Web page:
Uma Krishnaswami, a writer and illustrator who lives in America has reviewed Amazing India for the Children's Literature Comprehensive Database.
India is a treasure trove of diversity on almost every front—artistic, historic, cultural, linguistic, geological, ecological, and more. Here is a paperback reference book that manages to pack an incredible range of facts and figures into just over 70 pages, along with a vast array of colorful spot illustrations, maps, and “fact file” sidebars. Organized by region, each spread deals with a single state, presenting a wide range of interesting tidbits of information about it.
The spread on mountainous Himachal Pradesh, for example, mixes landform and history by telling us that Punjab’s Beas river originates in the high passes of this state, and was probably called the Hyphasis by Alexander’s soldiers “who refused to go any further east from this point.” The capital in exile of the Dalai Lama, snow leopards, Nicholas Roerich and the Roerich Pact under which countries agree not to bomb each other’s cultural monuments, and a village that claims to be the home of the world’s oldest democratic system—all these find room in two densely packed pages on this one state.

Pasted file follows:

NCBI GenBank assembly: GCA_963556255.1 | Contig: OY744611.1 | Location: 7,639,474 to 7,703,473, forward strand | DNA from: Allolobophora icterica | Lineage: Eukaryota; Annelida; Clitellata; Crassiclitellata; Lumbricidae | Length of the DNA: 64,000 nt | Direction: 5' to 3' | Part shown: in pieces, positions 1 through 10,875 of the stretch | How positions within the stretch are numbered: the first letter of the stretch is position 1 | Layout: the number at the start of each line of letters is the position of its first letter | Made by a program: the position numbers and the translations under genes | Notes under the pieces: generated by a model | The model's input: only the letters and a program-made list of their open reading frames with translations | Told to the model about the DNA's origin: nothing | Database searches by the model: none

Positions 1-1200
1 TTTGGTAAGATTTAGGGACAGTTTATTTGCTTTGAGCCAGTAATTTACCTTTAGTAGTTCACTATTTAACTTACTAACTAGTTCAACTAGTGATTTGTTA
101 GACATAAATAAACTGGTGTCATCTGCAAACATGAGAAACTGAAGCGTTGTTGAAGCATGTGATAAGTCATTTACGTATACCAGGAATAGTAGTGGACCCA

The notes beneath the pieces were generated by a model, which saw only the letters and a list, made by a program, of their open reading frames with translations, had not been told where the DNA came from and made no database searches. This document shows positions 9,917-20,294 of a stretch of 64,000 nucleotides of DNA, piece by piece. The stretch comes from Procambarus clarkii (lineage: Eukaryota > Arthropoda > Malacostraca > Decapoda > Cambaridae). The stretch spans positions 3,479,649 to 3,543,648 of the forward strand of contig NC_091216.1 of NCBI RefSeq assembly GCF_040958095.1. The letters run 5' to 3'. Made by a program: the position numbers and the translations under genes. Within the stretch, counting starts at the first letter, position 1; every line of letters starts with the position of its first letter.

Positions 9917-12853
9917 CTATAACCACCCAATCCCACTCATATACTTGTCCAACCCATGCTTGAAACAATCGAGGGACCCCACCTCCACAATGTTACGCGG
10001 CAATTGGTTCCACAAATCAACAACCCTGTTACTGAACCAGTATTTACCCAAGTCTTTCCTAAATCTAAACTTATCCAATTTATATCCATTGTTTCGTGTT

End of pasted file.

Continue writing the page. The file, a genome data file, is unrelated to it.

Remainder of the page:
Each one of the twenty-eight states and seven Union Territories is treated in this way, so that readers can learn in quick sequence about a chariot-shaped sun temple, prehistoric rock paintings, and the endangered Olive Ridley turtle. The back matter contains additional questions for the curious as well as two consumable pages for young travelers. While some of the text in the book assumes a basic knowledge of the country, much of it, presented in an encyclopedic format, will be fascinating even to readers for whom this is new material. Presented from an Indian perspective, Amazing India offers a refreshing take on a colorful, interesting part of the world.
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